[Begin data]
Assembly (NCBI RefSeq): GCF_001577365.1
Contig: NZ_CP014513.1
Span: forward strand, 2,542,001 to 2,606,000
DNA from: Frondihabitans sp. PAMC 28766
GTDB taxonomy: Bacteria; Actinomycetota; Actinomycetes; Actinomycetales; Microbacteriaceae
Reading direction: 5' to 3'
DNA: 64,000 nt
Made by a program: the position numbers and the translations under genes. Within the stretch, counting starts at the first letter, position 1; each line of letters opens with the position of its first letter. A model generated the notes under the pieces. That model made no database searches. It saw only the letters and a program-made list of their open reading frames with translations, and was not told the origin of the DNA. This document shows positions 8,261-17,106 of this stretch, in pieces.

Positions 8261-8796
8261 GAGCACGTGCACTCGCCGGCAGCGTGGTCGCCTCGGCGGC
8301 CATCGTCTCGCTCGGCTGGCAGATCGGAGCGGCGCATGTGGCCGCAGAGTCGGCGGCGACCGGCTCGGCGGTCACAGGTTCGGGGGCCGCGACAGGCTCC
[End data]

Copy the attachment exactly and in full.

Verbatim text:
Assembly (NCBI RefSeq): GCF_001577365.1
Contig: NZ_CP014513.1
Span: forward strand, 2,542,001 to 2,606,000
DNA from: Frondihabitans sp. PAMC 28766
GTDB taxonomy: Bacteria; Actinomycetota; Actinomycetes; Actinomycetales; Microbacteriaceae
Reading direction: 5' to 3'
DNA: 64,000 nt
Made by a program: the position numbers and the translations under genes. Within the stretch, counting starts at the first letter, position 1; each line of letters opens with the position of its first letter. A model generated the notes under the pieces. That model made no database searches. It saw only the letters and a program-made list of their open reading frames with translations, and was not told the origin of the DNA. This document shows positions 8,261-17,106 of this stretch, in pieces.

Positions 8261-8796
8261 GAGCACGTGCACTCGCCGGCAGCGTGGTCGCCTCGGCGGC
8301 CATCGTCTCGCTCGGCTGGCAGATCGGAGCGGCGCATGTGGCCGCAGAGTCGGCGGCGACCGGCTCGGCGGTCACAGGTTCGGGGGCCGCGACAGGCTCC